Preparing the Queries and Pitches: My Mad Dash Process
Last March while preparing to start the first draft on my second novel, I heard about Pit Madness, the day-long Twitter pitch aimed at connecting authors with literary agents and publishers. It sounded like a great idea, and edits and revisions were underway for my debut novel, “Hunter Green,” so I wrote a pitch and put it aside for June.
As Pit Madness, or #pitmad, approached (June 4!) I decided to review the rules. In doing so – hey, surprise! – I discovered that both The Writer’s Voice and Query Kombat were both running that very week. The day I checked up on things was the very day TWV was allowing people to become randomly selected for the competition. I assumed that nothing would come of it and decided I needed to look over my query, at least for QK.
I was shocked and pleased to discover I’d won a spot on The Writer’s Voice. Those feelings of joy dissipated as I reviewed an old query I’d written months ago, something jotted down to get some practice on the process. It was terrible. I erased nearly everything and started over.
With little time before my blog entry was due, I had a full work day, tutoring, and freelance work to think about before I could polish my query; there was no time to even run it by a friend. These are competitions people prepare for weeks or even months in advance. I was ill-prepared, with zero workshop experience and only scattered online tips to go by.
Still, I believed in the originality of my idea. After all, I am a writer. I spent what sleepless hours I could improving the query and, at the last possible entry time, posted my submission for TWV. I set a timer so I wouldn’t miss QK and prepared a draft email to send for that competition as well. Tutoring and freelance continued, but I was able to improve the QK query a bit more before hitting send.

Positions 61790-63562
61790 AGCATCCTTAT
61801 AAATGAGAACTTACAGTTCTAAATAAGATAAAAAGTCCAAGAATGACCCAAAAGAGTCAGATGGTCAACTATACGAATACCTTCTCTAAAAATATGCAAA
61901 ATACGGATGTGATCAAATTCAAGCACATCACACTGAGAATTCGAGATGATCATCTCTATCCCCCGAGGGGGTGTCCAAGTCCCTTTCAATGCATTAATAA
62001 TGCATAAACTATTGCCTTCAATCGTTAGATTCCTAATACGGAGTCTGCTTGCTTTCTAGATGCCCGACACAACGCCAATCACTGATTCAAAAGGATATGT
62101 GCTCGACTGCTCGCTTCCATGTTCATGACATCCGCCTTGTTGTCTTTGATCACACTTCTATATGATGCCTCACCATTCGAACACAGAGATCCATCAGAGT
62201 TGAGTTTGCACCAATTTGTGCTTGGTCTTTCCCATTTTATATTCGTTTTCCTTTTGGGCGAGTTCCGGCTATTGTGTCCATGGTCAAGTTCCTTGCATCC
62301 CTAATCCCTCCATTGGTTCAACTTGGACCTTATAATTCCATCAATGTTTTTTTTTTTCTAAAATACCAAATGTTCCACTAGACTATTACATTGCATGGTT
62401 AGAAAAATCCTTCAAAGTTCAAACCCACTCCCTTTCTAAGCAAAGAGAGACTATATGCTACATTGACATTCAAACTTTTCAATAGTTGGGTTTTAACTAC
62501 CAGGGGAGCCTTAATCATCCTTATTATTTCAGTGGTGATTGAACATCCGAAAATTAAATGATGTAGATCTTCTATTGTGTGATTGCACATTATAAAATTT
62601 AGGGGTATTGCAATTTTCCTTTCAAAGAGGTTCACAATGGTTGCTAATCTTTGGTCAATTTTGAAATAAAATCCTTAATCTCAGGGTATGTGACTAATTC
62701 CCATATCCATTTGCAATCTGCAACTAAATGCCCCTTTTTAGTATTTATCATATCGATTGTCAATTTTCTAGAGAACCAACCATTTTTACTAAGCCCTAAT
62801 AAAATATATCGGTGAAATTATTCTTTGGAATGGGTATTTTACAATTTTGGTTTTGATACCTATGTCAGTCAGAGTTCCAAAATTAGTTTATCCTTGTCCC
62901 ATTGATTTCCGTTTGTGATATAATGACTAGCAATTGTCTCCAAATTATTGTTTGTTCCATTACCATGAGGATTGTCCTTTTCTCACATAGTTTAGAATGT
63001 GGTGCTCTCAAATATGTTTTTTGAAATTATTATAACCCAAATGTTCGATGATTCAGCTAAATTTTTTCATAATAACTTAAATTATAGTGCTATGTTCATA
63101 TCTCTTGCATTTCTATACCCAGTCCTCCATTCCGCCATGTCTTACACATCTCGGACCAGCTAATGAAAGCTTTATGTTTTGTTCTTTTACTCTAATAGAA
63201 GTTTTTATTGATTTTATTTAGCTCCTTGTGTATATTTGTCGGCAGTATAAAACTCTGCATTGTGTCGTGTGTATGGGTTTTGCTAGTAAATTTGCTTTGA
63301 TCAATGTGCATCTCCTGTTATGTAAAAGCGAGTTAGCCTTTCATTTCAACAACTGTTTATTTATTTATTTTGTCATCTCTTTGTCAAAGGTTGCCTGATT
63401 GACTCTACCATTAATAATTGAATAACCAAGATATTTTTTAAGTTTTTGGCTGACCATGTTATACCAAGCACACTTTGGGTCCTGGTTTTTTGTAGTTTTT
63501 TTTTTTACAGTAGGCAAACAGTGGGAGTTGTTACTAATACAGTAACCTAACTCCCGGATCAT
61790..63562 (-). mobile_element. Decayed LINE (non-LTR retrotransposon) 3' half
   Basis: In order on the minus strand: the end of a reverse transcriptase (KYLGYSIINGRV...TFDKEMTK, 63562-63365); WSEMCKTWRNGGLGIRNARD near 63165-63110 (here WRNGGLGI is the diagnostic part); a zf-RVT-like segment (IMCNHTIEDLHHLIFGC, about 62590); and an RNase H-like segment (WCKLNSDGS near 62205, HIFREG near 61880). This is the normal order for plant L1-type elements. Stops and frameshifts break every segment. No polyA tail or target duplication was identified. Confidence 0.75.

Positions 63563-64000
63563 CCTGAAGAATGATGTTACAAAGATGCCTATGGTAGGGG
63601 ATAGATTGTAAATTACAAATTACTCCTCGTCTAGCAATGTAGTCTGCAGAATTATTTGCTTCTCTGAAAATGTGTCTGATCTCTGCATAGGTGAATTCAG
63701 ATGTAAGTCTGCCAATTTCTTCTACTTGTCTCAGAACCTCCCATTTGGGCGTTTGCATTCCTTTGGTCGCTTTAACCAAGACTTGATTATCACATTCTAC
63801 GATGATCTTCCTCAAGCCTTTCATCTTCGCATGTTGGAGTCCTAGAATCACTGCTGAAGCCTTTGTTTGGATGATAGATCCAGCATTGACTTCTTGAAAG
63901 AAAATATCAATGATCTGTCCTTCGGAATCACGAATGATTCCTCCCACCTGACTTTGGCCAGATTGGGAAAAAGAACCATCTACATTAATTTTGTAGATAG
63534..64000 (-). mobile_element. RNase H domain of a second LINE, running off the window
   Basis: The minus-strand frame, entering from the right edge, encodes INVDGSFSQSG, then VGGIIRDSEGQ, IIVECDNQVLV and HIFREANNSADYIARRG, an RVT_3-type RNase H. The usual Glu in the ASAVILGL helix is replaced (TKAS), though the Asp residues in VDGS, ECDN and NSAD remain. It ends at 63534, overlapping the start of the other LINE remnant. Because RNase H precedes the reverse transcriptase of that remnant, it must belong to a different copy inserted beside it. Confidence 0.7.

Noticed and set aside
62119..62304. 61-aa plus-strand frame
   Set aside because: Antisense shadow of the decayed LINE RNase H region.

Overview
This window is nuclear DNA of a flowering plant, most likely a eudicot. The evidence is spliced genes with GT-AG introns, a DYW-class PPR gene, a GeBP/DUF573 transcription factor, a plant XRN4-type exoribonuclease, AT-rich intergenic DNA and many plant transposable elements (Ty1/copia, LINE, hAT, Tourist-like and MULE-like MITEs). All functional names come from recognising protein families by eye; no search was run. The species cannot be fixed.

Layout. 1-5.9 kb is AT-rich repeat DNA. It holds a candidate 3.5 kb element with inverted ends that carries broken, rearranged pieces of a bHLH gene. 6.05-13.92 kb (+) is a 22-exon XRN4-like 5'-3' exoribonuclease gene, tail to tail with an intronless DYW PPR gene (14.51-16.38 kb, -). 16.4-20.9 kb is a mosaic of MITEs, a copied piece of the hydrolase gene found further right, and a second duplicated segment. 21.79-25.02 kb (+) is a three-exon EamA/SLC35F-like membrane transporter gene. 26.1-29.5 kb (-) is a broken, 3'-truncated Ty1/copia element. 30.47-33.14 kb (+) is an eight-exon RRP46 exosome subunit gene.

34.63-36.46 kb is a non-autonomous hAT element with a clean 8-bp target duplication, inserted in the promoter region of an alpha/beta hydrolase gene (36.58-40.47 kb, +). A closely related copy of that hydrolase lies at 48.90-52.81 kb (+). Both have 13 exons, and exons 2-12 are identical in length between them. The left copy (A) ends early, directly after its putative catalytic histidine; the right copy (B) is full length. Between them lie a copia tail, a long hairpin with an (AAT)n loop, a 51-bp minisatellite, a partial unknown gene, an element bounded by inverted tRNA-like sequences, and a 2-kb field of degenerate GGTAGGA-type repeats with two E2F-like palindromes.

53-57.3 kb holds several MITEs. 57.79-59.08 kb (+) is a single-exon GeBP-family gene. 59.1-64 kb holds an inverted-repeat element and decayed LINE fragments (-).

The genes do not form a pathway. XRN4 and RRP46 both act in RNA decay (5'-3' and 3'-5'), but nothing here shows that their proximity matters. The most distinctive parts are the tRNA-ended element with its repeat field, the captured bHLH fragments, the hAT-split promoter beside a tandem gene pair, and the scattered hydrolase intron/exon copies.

With a week to go before I hear anything definite on either query, the waiting game is entirely nerve-wracking. However, this much I think I’ve determined from #QKSlush, an ongoing critique of the queries as they’re read- my query very likely bombed with at least one reviewer.
Lessons Learned and Still Learning
It was a little soul-crushing to see my query go down in flames- at first. I want to emphasize that I’m not 100% sure the comments were actually regarding my submission, but the criticisms were specific enough to make me feel glum. The bulk of submissions for both competitions were young adult, so when I hear someone referring to a “thriller,” it narrows the field somewhat. There are YA thrillers, too, but additional comments gave me pause.
However, I’m putting perspective on things, and I’ve learned some great things from the in-depth commentary that was provided for the title I presume to be mine. I have a clearer idea how I can improve my queries when I send to agents. If it’s hard to tell who the main character is by the end of the query, the onus is on me to explain that this is a dual perspective husband/wife story, and that the MC perspective shifts from husband to wife. The critique mentioned there were too many adverbs. They may be right.
A third and final critique; it was noted that the plot didn’t sound like a thriller, but there’s not much to do about that. On this count I’ll respectfully disagree. If I’m writing cross-genre fiction, I have to go with the best definition I can place, and I felt mine was accurate. It could also be a horror, but I think the thriller aspect is the stronger one. I’ll stand by it.
Now the good news: all of the comments weren’t bad! The person running the critique loved the first sentence and the first paragraph, and if that applies to my query, excellent.
The most important thing to take away from all of this is that even if I don’t “win” either competition, my goal as a writer wasn’t to conquer query competitions (grateful as I am to be in them and awesome as they are!) It’s to become published. Any steps or missteps along the way that I can learn from can only help. I’m very glad I jumped in and I win by improving my query.